Sinus Headaches - Why You Get Them and How to Get Rid of Them for Good

Updated on December 13, 2016
hypnodoctor profile image

Dr. Blaz Banic studied biomedicine at the Institute of Pathophysiology in Ljubljana. His main focus now is cell stress and liver toxicology.

Sinus headaches are caused by sinusitis, an inflammation of one or more of the para-nasal sinuses.

Sinuses are the air-filled cavities (spaces) located in the different places inside the face.

Sinuses secrete mucus that moisturises the channels of the nose. In the case of a sinus-inflammation (such as allergic reaction or infection), the outflow of mucus is prevented, which results in a build-up inside the cavities. This build-up stimulates the pain-transmitting nerve endings inside the membrane, which, through sensitisation, leads to a headache.

Sinusitis can occur as a complication of acute coryza (inflammation of the mucus membrane in the nose, caused especially by a cold or by hay fever), influenza, measles, scarlet fever, and other infectious diseases.

Sinusitis can be unilateral or bilateral, meaning the condition can affect the sinuses on one or both sides, respectively. The duration of sinus inflammation may be:

  • acute - caused either by bacterial (purulent sinusitis) or viral (serous sinusitis) infection, and lasts up to four weeks
  • sub-acute
  • chronic - lasting more than 2 months


Sinusitis causes

Generally, sinusitis is caused by bacteria and viruses that cause inflammation of the upper respiratory tract. Acute sinusitis often occurs because of acute coryza, influenza, measles, scarlet fever, or other diseases of similar infectious nature. Acute sinusitis is more often seen in people with troubled nasal breathing, allergic rhinitis, and other diseases of the nose.

Acute sinusitis is more often seen in people with troubled nasal breathing, allergic rhinitis, and other diseases of the nose.

What type of sinusitis do you suffer from?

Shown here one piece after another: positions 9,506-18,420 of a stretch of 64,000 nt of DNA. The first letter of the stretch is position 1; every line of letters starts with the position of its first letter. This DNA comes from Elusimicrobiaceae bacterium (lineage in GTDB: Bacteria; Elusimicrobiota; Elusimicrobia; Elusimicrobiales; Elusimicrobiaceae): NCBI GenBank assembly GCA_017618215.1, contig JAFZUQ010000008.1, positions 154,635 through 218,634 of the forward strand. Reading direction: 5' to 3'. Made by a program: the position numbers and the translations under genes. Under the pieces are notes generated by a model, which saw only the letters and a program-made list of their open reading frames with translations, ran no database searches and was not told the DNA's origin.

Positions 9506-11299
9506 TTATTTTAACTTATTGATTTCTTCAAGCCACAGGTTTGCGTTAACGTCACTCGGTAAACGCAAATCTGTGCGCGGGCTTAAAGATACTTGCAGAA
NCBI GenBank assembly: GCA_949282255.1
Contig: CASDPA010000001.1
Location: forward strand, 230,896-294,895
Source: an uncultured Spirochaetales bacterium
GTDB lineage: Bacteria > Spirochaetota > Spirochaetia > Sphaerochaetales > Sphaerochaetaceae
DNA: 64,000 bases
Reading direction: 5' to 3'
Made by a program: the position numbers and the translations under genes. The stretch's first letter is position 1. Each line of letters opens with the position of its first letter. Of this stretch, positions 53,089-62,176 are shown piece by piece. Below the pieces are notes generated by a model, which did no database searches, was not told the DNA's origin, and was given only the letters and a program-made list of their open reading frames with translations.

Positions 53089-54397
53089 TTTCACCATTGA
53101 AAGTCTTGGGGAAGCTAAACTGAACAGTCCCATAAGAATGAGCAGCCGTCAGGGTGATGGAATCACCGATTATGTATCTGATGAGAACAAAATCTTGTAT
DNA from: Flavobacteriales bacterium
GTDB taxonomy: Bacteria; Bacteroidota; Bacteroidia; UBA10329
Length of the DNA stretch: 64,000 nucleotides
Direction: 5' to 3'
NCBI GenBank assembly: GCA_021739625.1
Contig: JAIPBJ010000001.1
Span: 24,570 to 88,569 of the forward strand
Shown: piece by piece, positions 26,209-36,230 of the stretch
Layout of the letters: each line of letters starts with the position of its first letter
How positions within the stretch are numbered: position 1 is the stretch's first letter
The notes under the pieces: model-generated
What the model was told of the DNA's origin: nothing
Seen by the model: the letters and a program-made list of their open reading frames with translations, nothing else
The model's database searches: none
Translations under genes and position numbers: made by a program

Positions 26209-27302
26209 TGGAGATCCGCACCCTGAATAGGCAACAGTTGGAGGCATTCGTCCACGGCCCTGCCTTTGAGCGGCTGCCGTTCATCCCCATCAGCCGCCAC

See results

Sinusitis symptoms

Sinusitis is usually characterized by common cold symptoms as malaise, weakness and fever, forms of acute and chronic sinusitis may also occur with:

  • Purulent phlegm from the nose, having a greenish-yellow color, which may be an admixture of blood
  • Severe nasal congestion
  • Weakening of the sense of smell
  • Strong dry cough, emerging at night
  • Redness of the skin area, which is located on sinusitis
  • Headache or facial pain

For acute sinusitis, pain is most common in the forehead, in the cheeks and lower eyes.

Chronic sinusitis may have the symptoms less severe than in acute sinusitis, but it runs longer.

Typically, chronic sinusitis is manifested by recurrent purulent discharge from the nose, nasal congestion desk, periodically emerging headache or facial pain and high susceptibility to colds.

A simple sinus headache self-test

You can also do a simple self-test for sinus headache. This isn't meant as a diagnostic tool, but it can be an indicator that the headache is indeed caused by sinus inflammation.

First a fair warning: After the test, your head might hurt a bit more for a while!

The test:

  • Step one: close your nostrils with your thumb and index finger so that no air can go out in step two
  • Step two: slowly blow the air out through your nose but don't allow any air to get out. Let the pressure inside your nose increase.
  • Step three: reduce the air pressure and open your nostrils again

The result:

If the pain during step two decreased or even stopped for a moment and when you released the nostrils and established normal pressure inside the nasal cavity, the pain started again, focused on the area of the forehead just above the nose or in the area to either or both sides of your nose (in the cheek bones), then there's a high probability that the cause for your headache is sinusitis.

Again, the pain can increase for a while after doing this test! Also, if the pain doesn't stop, it doesn't automatically mean you don't have sinusitis.